Kent City Council approved new terms for potential businesses seeking to transfer liquor licenses into Kent through a new state process during its committee meeting Wednesday.
The new liquor license transfer process, called TREX, is a process through the Ohio Department of Liquor Control -- approved by the Ohio Legislature in mid-2012 -- that allows surplus liquor licenses to transfer from one community to another.
In September 2012, council set "high bar" guidelines requiring that any business that utilized the TREX process, have at least 4,000 square feet of dining space, a $750,000 investment and alcohol sales exceeding no more than 25 percent of total businesses, but allowed council to grant a variance if it deems a proposal appropriate for the city.
The guidelines were put in place to bring positive development and avoid creating nuisance bars, but council and staff began rethinking the criteria in March after a handful of potential applicants approached the city but fell short of the criteria.
The policy approved by council Wednesday seeks for businesses obtaining liquor licenses through the TREX process to invest at least $175 per square foot of space, be located in Kent's central business district, sign an economic development that's based off a business plan and allows the city to have final say if the liquor license changes hands, identify the specific type of liquor license it seeks and caps the amount of transfers the city will approve at three. Once three transfers are approved, the city will freeze any applications for one year to analyze how things play out.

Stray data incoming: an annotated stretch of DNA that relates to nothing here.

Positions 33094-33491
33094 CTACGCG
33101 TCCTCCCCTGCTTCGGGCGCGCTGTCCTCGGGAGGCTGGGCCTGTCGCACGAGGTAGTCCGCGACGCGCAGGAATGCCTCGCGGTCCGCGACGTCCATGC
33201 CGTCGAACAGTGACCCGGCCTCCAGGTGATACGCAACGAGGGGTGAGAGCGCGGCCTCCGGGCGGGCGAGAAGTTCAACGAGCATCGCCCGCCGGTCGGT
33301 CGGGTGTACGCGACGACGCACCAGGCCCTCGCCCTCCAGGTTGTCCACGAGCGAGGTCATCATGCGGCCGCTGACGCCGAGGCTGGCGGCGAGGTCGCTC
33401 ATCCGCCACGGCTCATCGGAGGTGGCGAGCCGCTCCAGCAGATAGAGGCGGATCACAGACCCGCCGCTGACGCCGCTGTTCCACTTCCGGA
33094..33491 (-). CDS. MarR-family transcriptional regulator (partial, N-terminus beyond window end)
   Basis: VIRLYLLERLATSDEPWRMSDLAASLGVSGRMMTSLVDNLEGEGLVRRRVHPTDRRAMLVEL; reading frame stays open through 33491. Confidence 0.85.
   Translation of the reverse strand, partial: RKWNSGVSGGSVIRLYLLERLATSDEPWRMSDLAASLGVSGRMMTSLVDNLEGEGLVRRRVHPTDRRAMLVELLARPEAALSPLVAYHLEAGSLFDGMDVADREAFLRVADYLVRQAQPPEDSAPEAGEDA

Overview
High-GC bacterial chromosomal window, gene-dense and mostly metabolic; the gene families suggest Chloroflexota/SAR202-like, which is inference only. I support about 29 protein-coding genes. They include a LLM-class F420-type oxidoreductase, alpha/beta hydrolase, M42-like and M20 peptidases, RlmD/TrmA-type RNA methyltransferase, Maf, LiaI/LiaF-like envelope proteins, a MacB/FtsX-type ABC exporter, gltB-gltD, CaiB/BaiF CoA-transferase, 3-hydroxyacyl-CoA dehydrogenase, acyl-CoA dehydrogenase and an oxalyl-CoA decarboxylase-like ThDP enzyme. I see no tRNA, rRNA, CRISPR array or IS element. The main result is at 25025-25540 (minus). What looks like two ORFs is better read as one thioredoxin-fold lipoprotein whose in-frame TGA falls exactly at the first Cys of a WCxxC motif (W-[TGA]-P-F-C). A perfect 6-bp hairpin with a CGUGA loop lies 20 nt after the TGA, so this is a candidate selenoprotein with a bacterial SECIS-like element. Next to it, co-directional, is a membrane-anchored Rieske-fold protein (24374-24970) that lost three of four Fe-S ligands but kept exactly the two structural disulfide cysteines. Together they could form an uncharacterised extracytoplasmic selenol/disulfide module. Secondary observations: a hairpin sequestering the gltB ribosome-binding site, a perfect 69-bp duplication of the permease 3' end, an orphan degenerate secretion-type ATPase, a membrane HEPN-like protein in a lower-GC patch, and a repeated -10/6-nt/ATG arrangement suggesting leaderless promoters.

"After the first three are done, we freeze it for a year, regroup a year later and see if it's working or should be expanded," Kent City Manager Dave Ruller said. "At a practical level, that makes the most sense."
Kent Law Director Jim Silver said an economic development agreement will allow the city to ensure it gets a return on allowing new licenses into the city that otherwise wouldn't be there.
"You are giving someone a right that they otherwise don't have, so maybe you get something for the city in return for that," he said.
Council then approved a license transfer, pending an economic development agreement, for a wine and jazz club named Secret Cellar on the basement level of Acorn Corner.
Developer Ron Burbick said the club, owned by Jim and Amy Bragg, will have a 1920s speakeasy theme.
"We're really a jazz club, not a bar," Burbick said, noting that Secret Cellar won't have hours past midnight and is geared toward professionals.
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